Anyway, what’s next then? Speak to landowners. Speak to lawyers. Speak to people on local access forums.

    Is there a way that cyclists can come to an agreement that we’re not the same as a motorbike or a horse in terms of the damage that we can do?

    Is there a way to change the system so that bikes can be allowed on tracks without those having to be ‘upgraded’ to the same specification as a bridleway?

    There are loads of issues here and hopefully we’ll work through a few of them.

  35. I wish we could get rid of the motor bikes on the greenways here on the Isle of Man. They cause a huge amount of damage. They are also mainly from the UK as this riding is not allowed there.

  36. I have found the New Forest Rangers (the ones on bikes) more aggressive than not in the past, just wondering if the status of a National Park (or in the case of the New Forest – crown land?), compared to Farmer Johns field in Wiltshire?

    If you refuse to hand over your details, what can they do? (calling the Police is unrealistic – especially if you’re miles from anywhere).

    What constitutes as ‘aggravated trespassing’ ? When does it suddenly become aggravated? Not answering their questions is hardly aggravation.

    If they take a photo of you, can they take that photo to the Police for assistance identification?

  37. Mark, please read my comments again! PRoW law can be difficult to understand, as most of it has not been tested in court. The Public Rights of Way network is apart of the Highway, which comes under the Highway Act 1980. So therefore a motorised vehicle is required to be insured taxed and MoT (if required) to be used on an unrestricted byway. It’s an criminal offence for a motorised vehicle, if found on a footpath, bridleway or restricted byway without ‘rights’ or permission. In essence apart from reckless riding or under the influence, there is no real legal requirements for cyclists so therefore it just comes down to civil action if found on footpaths without consent in the first action. As most riders don’t know the difference between a footpath and a footway I don’t really expect them to understand or know about PRoW law and the requirements.

    One thing I do know that is Singletrackworld never really finish what they started!

    Anyway I’ve finished work and I’m off out riding if hear a few ‘feck off landowners’ I know they’ve been reading Singletrack news.

  38. as posted

    Mr Agreeable said: On April 14, 2011
    This article didn’t touch on byelaws at all (specific rules made by a local authority that can make it a criminal offence to ride a bike on a footpath). I’m guessing however that if there’s a byelaw in place which provides for, say a £250 fine, the police aren’t gonna be too fussed about enforcing it

    no comments on this and I have same question – think each National Park has its own byelaws and certainly the Peak Park has a no cycling byelaw with the potential for a fine in the £100’s (though i think no one on here can find anyone that has ever ended in court) – would have thought what this does mean is that if there is persistent riding of a particular route that causes clashes with other users (eg the Green Drive below Burbage – Stanage to Fox House) then the Peak Park Rangers could ask the police to get involved and there is potential for a criminal offence. Wanders off and wonders how it will all pan out when electric off road bikes are 2 for one at JJB sports

  39. Respect for land and others that use it goes a long way whether it is a footpath or a bridleway ie don’t go teararsing if walkers about, get off and push if on footpath that is in immediate vicinity of public dwelling, be polite if others question you. I got pulled up by a geezer whilst pushing a bike through footpath that went by someones house…he seemed to have more of a problem with council and wanted to overthrow centuries old right of way but why buy a house on a footpath then…durrr…. Jeremy Clarkson had arrogance to believe he could do the same…didn’t get him anywhere! A bit of respect goes a long way….stiles are a bit of a pain in the arse though. Harry does that mean if a certain farmer has allowed us a permit to dig and drive up bridleway through his land we could still get nicked by the rossers…hmmm?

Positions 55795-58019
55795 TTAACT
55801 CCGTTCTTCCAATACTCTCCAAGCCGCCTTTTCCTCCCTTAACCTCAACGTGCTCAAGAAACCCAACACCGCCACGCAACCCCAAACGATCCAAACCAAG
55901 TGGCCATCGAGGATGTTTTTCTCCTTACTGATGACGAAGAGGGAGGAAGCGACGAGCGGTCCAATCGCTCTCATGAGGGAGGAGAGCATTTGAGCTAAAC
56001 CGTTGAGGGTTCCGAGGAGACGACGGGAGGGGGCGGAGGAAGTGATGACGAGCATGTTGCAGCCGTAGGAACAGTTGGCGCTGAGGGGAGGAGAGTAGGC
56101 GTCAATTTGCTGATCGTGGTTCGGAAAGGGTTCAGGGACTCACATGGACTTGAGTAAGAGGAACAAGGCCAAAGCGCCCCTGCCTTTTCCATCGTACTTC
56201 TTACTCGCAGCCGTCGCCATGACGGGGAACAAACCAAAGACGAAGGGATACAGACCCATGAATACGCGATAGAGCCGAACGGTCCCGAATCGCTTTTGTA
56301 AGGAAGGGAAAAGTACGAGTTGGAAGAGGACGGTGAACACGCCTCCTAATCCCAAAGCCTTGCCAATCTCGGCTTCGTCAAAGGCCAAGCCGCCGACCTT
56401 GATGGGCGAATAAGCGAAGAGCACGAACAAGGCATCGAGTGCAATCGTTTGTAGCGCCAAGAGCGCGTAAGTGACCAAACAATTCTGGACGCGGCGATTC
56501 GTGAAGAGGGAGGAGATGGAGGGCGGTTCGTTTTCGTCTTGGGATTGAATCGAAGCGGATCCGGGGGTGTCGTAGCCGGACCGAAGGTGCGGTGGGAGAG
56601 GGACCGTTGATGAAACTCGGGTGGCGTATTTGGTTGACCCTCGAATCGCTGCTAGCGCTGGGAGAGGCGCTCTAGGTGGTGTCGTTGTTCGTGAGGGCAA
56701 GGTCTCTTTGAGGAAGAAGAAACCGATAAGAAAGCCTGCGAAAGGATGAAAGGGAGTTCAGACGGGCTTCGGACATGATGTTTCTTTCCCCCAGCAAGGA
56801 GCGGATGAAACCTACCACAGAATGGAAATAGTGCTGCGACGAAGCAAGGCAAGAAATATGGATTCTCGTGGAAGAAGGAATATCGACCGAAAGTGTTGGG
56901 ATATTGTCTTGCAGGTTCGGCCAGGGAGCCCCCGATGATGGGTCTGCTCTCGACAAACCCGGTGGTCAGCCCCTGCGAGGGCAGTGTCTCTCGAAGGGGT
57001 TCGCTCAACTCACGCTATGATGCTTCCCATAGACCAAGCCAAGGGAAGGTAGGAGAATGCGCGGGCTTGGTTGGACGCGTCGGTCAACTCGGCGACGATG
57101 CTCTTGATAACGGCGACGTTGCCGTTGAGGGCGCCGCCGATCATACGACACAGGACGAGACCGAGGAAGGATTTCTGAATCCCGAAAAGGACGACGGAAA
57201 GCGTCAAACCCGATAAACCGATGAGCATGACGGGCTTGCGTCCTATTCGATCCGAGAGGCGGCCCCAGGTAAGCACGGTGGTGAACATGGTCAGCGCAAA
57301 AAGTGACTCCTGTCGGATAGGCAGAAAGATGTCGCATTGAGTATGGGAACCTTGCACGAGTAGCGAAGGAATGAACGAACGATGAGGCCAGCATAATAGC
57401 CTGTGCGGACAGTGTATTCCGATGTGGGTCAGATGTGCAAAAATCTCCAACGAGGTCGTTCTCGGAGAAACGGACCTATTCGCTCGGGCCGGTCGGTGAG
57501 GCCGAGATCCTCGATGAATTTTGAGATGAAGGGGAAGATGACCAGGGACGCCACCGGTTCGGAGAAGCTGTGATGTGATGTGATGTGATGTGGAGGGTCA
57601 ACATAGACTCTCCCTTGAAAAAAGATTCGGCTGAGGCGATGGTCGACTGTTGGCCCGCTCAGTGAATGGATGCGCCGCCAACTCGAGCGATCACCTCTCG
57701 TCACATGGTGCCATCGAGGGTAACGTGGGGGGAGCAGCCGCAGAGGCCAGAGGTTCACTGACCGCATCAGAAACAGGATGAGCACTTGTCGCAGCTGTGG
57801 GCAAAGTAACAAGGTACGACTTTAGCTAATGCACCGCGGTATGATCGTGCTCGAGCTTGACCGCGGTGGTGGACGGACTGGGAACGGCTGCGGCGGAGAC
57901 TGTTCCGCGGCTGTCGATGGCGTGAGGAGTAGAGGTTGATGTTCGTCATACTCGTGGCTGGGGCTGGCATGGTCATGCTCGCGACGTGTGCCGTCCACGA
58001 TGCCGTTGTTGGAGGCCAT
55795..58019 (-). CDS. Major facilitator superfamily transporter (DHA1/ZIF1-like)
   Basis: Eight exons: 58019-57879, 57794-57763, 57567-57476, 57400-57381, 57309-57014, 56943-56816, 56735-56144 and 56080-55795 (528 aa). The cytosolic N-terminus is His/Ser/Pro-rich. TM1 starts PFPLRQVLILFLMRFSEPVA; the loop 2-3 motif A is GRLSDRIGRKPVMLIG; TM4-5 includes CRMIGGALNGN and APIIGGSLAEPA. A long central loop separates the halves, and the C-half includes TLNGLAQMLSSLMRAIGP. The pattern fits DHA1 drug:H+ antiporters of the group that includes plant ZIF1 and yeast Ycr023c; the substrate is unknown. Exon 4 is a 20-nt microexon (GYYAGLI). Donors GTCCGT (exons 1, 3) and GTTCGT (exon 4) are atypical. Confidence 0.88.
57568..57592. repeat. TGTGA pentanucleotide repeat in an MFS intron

40. I was stopped by the police, cuffed, spent 24 hours in the nick, remanded for a week before ebing sentenced to being tagged, reporting to the local police station every 24 hours and 5 hours of community service daily for 10 weeks.

    That’s aggravated burglary.for you, but never had a problem with cycling on a footpath.

  41. I’ve read the article and comments – I don’t get it. It seems like the gist of it is that you can cycle on footpaths as long as you don’t cause any proper damage. But isn’t that true of Bridleways, i.e. if I set fire to a gate on a bridleway i’d expect to be liable for it’s replacement? I can’t see any difference between footpaths and bridleways – but there must be or they’d all just be called tracks (or something).

  42. I have to cycle over private land on a regular basis in order to burn the houses of the rich and release mink from their farms..!!Whhooppss…what have I said!

  43. “It seems like the gist of it is that you can cycle on footpaths as long as you don’t cause any proper damage.”

    My understanding is that it’s a bit more complicated than that. You don’t have a right to be there, the owner of the land can ask you to leave by the quickest route, and the owner of the land is under no obligation to make access easy for bikes. What the owner cannot do is have you arrested.

    The owner could in theory sue you for damages or obtain an injunction preventing you from trespassing – but both these measures are very unlikely to happen.

    I would guess that what happens in most cases where cheeky use becomes a big perceived problem is the local authority makes a byelaw. Then everyone carries on merrily as before (see the “Ride Along Stanage Edge” thread, if it’s still up).

  44. Spot on. Many thanks to the officer.

  45. Shred, so wrong and so ignorant on so many levels. Where to start?